Super synthesis: Evidence of what works in education for developmentResearch 30 Aug 2017 3 minute read
A synthesis of research evidence identifies the impact of interventions that offer high value in meeting education’s greatest challenges in development contexts, as Jeaniene Spink explains.
A new at-a-glance report by ACER’s Education Analytics Service identifies what works when it comes to getting all children into school, keeping them in school, ensuring a quality education and ensuring they graduate with the knowledge, skills and abilities to make a positive difference in their own lives and in the lives of others.
Given the plethora of evaluations of intervention programs in education systems in the development context, as well as system-wide reforms, asking what works is not a simple question.
To address that, the education and development team at ACER and education team at Cardno have collaborated to develop a ‘super synthesis’ of evidence for the Australian Department of Foreign Affairs and Trade (DFAT). The super synthesis distils the findings from robust syntheses of the ‘what works in education’ research, in essence synthesising these syntheses into a brief, easy-to-use document.
ACER and Cardno’s super synthesis of evidence from 18 systematic reviews, meta-analyses and comparative reviews of what works in education for development identifies costed interventions that have the greatest impact on participation in education and on education quality.
The core of the eight-page super synthesis report is a two-page at-a-glance table of evidence addressing seven domains: economic incentives; sector planning and financial reform; infrastructure, supplies and facilities; the teacher workforce; health care and nutrition; educational programs; and school management, communities and classrooms.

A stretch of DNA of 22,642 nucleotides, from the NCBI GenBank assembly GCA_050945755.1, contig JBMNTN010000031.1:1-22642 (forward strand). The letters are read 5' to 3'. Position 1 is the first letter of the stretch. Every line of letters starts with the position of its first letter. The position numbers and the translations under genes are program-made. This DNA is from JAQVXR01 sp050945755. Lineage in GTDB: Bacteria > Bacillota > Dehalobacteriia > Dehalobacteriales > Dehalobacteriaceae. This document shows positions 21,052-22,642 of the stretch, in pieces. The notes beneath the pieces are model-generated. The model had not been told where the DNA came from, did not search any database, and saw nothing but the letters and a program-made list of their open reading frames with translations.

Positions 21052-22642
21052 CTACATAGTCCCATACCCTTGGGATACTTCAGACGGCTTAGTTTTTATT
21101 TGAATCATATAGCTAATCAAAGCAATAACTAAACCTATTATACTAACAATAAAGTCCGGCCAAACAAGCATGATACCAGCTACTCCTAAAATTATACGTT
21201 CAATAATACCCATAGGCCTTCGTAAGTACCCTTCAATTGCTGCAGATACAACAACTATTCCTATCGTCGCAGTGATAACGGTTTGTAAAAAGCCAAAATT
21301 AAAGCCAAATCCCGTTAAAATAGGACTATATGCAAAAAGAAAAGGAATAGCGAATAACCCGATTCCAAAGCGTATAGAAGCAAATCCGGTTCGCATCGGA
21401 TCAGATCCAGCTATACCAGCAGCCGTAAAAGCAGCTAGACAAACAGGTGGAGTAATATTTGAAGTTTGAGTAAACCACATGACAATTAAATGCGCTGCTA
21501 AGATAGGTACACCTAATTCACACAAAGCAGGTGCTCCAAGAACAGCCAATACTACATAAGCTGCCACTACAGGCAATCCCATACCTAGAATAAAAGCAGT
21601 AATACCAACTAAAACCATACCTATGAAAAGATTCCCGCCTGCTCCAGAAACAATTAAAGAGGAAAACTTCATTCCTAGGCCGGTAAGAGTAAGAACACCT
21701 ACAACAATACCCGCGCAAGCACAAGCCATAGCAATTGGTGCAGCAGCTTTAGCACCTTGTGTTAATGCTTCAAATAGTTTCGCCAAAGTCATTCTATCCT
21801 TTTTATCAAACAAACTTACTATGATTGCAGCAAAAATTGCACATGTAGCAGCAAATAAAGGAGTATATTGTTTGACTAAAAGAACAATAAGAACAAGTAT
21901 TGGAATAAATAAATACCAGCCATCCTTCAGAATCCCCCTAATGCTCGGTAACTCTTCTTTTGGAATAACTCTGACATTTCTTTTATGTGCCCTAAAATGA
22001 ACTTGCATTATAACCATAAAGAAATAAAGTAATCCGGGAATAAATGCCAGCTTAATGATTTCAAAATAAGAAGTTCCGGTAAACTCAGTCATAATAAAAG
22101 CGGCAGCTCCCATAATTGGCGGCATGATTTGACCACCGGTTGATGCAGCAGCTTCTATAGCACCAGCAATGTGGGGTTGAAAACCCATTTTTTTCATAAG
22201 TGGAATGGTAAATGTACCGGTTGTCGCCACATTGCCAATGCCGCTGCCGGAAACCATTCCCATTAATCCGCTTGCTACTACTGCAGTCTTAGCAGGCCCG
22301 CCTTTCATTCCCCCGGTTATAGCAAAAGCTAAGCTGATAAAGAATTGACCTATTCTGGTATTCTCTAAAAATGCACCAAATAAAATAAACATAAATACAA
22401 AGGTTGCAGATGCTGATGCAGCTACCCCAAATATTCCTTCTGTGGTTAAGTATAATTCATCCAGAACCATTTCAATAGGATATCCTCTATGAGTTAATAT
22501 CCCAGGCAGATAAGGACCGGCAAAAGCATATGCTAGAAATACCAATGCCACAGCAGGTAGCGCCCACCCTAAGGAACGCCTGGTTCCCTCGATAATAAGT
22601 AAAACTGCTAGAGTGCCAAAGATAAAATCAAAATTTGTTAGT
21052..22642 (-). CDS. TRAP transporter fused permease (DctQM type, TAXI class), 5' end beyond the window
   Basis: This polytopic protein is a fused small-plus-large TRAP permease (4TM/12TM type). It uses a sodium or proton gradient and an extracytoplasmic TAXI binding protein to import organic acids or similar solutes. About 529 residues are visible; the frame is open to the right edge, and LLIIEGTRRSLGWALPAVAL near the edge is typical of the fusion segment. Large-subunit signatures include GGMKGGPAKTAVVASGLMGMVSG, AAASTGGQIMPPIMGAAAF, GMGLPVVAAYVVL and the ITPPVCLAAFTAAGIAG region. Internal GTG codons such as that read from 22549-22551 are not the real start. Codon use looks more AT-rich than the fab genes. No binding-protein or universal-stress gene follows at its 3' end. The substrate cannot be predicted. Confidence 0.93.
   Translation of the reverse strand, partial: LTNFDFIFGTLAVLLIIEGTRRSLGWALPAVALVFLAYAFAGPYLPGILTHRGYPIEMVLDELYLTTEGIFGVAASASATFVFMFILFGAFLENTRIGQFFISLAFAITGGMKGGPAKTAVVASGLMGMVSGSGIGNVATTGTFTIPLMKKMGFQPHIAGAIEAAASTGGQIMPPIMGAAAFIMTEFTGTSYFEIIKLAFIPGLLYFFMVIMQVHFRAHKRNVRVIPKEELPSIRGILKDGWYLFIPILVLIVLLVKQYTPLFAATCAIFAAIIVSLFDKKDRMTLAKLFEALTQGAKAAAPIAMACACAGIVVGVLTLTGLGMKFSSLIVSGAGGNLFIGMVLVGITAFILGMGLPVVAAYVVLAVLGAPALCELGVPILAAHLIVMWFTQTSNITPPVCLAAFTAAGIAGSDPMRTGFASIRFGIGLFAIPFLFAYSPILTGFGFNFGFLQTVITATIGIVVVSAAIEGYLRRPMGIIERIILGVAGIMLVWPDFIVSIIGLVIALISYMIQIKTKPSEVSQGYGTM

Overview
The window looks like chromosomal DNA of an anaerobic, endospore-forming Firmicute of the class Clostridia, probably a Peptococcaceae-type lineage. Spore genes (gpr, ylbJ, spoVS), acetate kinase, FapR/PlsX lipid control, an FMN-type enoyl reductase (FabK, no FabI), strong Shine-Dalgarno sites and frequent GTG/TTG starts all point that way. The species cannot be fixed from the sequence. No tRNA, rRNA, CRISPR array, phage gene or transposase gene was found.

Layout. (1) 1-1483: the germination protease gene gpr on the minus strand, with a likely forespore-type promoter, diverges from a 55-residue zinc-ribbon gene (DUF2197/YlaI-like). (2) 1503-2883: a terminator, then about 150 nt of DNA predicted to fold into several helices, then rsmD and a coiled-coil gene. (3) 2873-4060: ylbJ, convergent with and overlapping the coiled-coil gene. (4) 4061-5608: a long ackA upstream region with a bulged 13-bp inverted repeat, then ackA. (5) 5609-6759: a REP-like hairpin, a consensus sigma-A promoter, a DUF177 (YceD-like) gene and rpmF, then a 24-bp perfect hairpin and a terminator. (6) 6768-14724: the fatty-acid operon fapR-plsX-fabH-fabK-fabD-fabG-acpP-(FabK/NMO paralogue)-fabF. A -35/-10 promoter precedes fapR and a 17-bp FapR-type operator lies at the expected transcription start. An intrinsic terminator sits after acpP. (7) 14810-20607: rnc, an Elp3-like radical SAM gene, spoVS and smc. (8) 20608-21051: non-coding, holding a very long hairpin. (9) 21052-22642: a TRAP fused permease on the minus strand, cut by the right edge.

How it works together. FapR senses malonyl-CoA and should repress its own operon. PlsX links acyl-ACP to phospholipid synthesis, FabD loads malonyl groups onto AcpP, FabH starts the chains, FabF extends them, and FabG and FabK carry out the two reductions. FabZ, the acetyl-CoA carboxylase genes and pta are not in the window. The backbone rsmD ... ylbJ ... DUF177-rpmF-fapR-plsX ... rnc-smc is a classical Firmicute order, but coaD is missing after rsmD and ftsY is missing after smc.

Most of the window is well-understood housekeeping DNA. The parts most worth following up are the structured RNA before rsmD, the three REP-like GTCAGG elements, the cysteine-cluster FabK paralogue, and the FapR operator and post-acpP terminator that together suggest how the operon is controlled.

Each of the seven domains is evaluated across a series of intervention types in terms of the evidence of impact and cost, with evidence of impact on student participation and student learning outcomes rated on a four-point scale.
So do system-level investments work? According to the super synthesis, ‘The weight of evidence...shows that the lowest “evidence of impact” is in the sector planning (and) financial reform domain.’
Does that mean that it is not worth investing in education sector plans, or strengthening education monitoring information systems, or supporting the professional skills of Ministry of Education personnel?
‘Not at all,’ the authors of the super synthesis conclude. ‘Detailed sector planning, robust education statistics and skilled personnel represent the critical backbone of a well-functioning education system.’
The super synthesis reveals that educational programs like the provision of reading materials, especially in the early years, targeted teacher training, the provision of teaching materials and curriculum reform, and teacher workforce interventions like recruitment and retention reforms, improved personnel management information systems and performance-based contracts are both high impact and cost-effective in education for development.
The Education Analytics Service (EAS) was established by the Department of Foreign Affairs and Trade, through its Education Section, to improve the extent and quality of evidence and expertise used to inform its education policy and programs. The EAS is managed by ACER and the Australian-based international development company Cardno.
What Works Best in Education for Development: A super synthesis of the evidence by Jeaniene Spink, Elizabeth Cassity and Adam Rorris, with editorial support from Amy Denahy and Meredith Bramich.